Wednesday called for a change of pace and destination in my travels. After six weeks of immersion, it was time to say goodbye to Japan for another year and move on to phase two of my summer in Asia. This would take me down to Hong Kong, from where I would cut a swathe through the belly of South East Asia, travelling overland through Vietnam, Cambodia and finishing in Bangkok after two weeks. This was my first time travelling mainland Asia and coming in from Japan the culture shock was immediate and substantial. Even in cosmopolitan Hong Kong, I was caught off guard by the teeming crowds and riotous shouting.
Feeling quite exhaughsted after spending the previous night at Kansai Airport, all I wanted was to quickly recharge my batteries at the hostel before heading back out to see what the city had to offer. I had done a brief search at the airport and settled on what looked like an very reasonably priced room in the central neighbourhood of Tsim Sha Sui. There was no need to make a reservation given that I was going to be there in less than an hour and so I jotted down an address for reference and was on my way.
Tsim Sha Sui was just as described in the guidebook, a bustling confluence of cultures as tiny Cantonese restaurants sat squashed alongside mosques and old colonial residences. Towering above these, skyscrapers narrowed the sky to an isolated blue slit, creating an even more crowded setting. At the middle of it all was my home to be, Chung King Manshions a grizzly twenty-something storey monster around which a great many Indians vied for the attention of western tourists, promising the cheapest accommodation in the city. Not a good sign, I thought but nonetheless the hotel was right so I may aswell give it a try. I fought my way through several promises of the best nights sleep I’d ever have and took the elevator to the Ashoka Hostel on the sixteenth floor.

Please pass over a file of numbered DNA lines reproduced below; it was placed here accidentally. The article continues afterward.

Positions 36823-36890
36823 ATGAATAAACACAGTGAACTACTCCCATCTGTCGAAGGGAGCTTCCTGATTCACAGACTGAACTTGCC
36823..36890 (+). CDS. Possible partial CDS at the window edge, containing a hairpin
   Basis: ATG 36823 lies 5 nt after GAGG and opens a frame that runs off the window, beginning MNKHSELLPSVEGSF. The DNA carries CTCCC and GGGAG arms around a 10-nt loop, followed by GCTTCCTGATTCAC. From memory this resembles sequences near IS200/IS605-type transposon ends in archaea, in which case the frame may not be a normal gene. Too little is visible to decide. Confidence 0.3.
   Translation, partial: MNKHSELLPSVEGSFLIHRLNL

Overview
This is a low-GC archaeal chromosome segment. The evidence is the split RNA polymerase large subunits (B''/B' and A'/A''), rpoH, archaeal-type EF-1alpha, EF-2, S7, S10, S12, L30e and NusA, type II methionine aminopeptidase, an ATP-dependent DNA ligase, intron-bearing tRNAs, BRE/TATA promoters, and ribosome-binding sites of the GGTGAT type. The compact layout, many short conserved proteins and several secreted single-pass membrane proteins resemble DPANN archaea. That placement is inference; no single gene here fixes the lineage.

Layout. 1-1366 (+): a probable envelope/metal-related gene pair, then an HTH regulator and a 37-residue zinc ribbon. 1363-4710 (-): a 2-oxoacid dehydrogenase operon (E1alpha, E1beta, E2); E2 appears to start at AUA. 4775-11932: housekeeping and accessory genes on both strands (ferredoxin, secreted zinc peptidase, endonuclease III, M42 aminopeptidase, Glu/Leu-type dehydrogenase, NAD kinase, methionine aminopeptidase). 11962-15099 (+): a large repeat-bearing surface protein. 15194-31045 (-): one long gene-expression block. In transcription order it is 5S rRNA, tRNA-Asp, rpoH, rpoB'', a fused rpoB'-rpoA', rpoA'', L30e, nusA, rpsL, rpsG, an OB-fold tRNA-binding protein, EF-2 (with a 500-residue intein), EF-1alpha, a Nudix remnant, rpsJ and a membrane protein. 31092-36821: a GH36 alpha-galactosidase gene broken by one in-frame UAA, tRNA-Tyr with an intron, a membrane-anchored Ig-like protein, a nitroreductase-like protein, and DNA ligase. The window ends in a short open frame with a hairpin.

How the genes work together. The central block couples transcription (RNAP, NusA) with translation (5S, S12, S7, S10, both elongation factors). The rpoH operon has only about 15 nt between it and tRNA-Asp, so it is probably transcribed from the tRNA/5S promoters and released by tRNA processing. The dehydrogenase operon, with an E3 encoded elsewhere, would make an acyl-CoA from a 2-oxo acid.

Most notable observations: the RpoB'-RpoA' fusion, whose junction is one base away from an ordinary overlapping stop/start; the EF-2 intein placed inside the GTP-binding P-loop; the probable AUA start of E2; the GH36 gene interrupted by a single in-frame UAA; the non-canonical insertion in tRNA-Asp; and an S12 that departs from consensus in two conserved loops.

The first thing that hit me was the smell, a pungent wall of stale air hit me as I stepped out the lift. The hallway was strewn with rubbish bags and above the hostels bed sheets hung sodden from the ceiling. At least You could tell they cleaned them. Then there was the room, which was almost visible from the lift given that the hostel had no doors. It five foot bed crushed between three white tile walls, and nothing else. All this for 230HK$ or 24€ a night, though I’m quite sure that the website said 120HK$. Obviously I am not opposed to roughing it now and again but not when it comes with a premium fee to boot. In the end I settled in island side Fortress Hill for just under half the price and with double the space.
Hong Kong is like the Tokyo of another dimension, simultaneously resembling and contrasting it. On one hand the incredibly efficient MTR transit system is probably the best in the world, and stations are a buzz with white collar workers, darting from platform as if it were Shinjuku or Umeda. However this is also a city of incredible diversity as a patchwork of Chinese, British and South Asian cultures converge on it’s teeming streets. There is also character. I had worried that as a commercial hub Hong Kong would be souless and a sterile, when in reality this has only added to the flavour of this cultural melting pot, brining in expats from all over the world.
Given my limited time in Hong Kong, I flitted around town, trying to cover what sights I could before my Chinese visa was ready and I could move on with my journey. I did hate myself a little for this, having become just another camera clicking tourist at all the local traps, but when was I ever going to be here again? Not in the near future at least! Best of all I saw had to be the small fishing village of Tai O, south of Ngong Ping where the Tien Tan Buddha statue is located. A polar opposite of Kowloon and Hong Kong Island, Tai O shows off a more rural face where centurary old families live on stilted huts blind to the rapid development o. The other side of the island. It is also here that you can see the endangered Pearl Delta white dolphins, though unfortunately I my luck had run out on this one. At least I got to see Macau across the water! silver lining? Possibly.
Had the circumstances been different I would have loved to stay on in Hong Kong for longer. Though it may not seem it at first, this is a city where there will always be sights you’ve not yet seen, food you’ve not yet eaten, and activities you just have to try out. For me though it was time to make the long journey overland to Hanoi, so with mixed feelings of excitement and longing I set off. Next stop Vietnam.